“Let me tell you what California needs, Jeff Sessions,” she said, eliciting applause from the crowd. “We need support in dealing with transnational criminal organizations and dealing with human trafficking — not in going after grandma’s medicinal marijuana.”
Harris’s landmark accomplishment as California Attorney General came on the heels of the financial crisis. In 2012, during her first year in the position, she brokered a $25 billion settlement deal with the nation’s five largest mortgage companies, citing improper foreclosure practices. 84,000 California homeowners received $18.4 billion in mortgage relief. In 2017, Harris was elected into the Senate where she continued to criticize Jeff Sessions as well as target the Trump administration in her open retaliation against the “Muslim Ban,” Russian interference in the 2016 election, and sexual harrasment in the workplace. While Harris symbolizes many promising things for policy, she remarkably stands as a symbol of the progress of women and the POC community.
Let’s examine the facts. Historically, women have not felt welcome in political arenas due to the male-dominated nature and discrimination of government. This impact still holds true today, as “women serve as Heads of State or Government in only 21 countries, and 119 countries have never had a woman leader . At the current rate, parity in the highest decisions of power will not be reached for another 130 years ,” according to the United Nations 2020 report. While it feels necessary, women’s equality is sadly not the reality of today. This rings truthful, as the U.N. cites that “most countries in the world have not achieved gender balance, and few have set or met ambitious targets for gender parity (50–50).” This demonstrates how it is women like Harris who are the ones to be credited with their success as brave, bold women and responsible for constructing the plans for their parity.
But why do women need to be in politics? Why are women like Harris necessary role models for the movement of women’s equality? The U.N. answers these questions with the following: “For example, research on panchayats (local councils) in India discovered that the number of drinking water projects in areas with women-led councils was 62 percent higher than in those with men-led councils. In Norway, a direct causal relationship between the presence of women in municipal councils and childcare coverage was found .”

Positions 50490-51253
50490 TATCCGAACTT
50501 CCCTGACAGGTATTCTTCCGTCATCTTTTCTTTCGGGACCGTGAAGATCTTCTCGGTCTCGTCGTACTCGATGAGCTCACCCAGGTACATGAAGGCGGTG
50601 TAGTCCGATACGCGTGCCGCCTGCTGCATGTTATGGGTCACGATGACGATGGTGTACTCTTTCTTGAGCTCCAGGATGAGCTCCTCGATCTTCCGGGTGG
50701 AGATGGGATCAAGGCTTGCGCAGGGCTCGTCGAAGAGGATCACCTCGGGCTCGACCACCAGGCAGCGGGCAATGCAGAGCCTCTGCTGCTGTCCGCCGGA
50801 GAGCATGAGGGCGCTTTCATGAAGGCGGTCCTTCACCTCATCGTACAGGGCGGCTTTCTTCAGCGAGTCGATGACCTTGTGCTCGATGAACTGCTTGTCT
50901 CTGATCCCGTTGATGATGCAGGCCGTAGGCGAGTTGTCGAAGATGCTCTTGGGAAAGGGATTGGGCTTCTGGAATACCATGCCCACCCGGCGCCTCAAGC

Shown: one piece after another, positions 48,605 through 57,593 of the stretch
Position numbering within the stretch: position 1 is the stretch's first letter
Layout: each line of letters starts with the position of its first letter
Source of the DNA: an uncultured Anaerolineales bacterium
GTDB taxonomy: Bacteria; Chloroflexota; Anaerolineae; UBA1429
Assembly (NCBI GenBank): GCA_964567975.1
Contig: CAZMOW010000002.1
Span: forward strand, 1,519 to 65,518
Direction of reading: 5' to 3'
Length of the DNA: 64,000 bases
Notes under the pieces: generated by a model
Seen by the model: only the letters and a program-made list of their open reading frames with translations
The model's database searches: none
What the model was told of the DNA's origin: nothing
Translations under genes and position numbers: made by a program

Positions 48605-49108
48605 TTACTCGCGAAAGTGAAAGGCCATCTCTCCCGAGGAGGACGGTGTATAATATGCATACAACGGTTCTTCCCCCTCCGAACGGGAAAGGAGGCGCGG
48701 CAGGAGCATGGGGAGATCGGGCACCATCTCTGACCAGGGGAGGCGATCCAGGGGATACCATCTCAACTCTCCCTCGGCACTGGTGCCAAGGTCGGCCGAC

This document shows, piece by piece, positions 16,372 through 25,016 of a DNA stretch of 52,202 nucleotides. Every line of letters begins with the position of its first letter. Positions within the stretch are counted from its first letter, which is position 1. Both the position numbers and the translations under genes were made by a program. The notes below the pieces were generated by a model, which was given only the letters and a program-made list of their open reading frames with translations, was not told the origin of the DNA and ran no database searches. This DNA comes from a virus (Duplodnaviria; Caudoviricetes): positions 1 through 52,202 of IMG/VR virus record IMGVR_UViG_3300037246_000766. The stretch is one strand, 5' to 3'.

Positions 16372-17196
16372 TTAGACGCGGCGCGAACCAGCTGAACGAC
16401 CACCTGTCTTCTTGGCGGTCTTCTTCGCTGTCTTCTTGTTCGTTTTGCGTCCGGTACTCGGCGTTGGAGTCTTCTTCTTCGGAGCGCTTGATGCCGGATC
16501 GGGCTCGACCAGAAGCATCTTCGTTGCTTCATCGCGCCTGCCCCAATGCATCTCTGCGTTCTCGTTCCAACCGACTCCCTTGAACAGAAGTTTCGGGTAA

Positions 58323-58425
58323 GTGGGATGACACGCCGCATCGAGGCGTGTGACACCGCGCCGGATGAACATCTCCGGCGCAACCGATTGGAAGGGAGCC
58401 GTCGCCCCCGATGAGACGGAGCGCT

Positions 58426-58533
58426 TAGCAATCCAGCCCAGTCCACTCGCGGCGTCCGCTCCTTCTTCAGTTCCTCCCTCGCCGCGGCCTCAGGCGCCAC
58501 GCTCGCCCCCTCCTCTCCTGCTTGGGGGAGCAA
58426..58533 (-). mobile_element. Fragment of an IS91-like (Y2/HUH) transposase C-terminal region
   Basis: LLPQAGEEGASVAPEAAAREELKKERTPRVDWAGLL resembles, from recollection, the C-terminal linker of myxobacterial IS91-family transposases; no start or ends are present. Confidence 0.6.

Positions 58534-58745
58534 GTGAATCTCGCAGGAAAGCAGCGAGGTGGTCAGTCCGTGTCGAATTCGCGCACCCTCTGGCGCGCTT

Women lead progress! However, Harris is also a symbol of change for POC communities, as she serves as a sign of representation for people often forgotten by the government.
An article by NBC quotes, “Though both chambers appear to be getting more diverse with each election cycle, the number of white lawmakers still remains disproportionate to the racial breakdown of Americans in the United States.” While Harris stands as a symbol of progress, she stands as a reminder that change is necessary and action is needed to be taken. NBC continues with the evidence that “the U.S. Census Bureau estimates that in 2019, 60.4% of Americans identified as white only, excluding those who identified as Hispanic or Latino. But about 79% of Congress is white, according to the Brookings data.”
Harris serves as a reminder of the discrepancies that exist in POC government representation and the exclusive environment that prohibits progress. However, change starts somewhere and I believe it starts with people like Harris. The reason Harris has accomplished what she has is because she pushed against the exclusion, and, when confronted, acted with confidence rather than fear.
Lotus. The empowerment of women. That is what I think of when I think of Kamala Harris.
Gabby Dover is a junior at Centennial High School and serves as the Empower Director for Oregon Student Voice, a student-led organization that empowers all students to be authentic partners in making decisions that affect their K-12 education.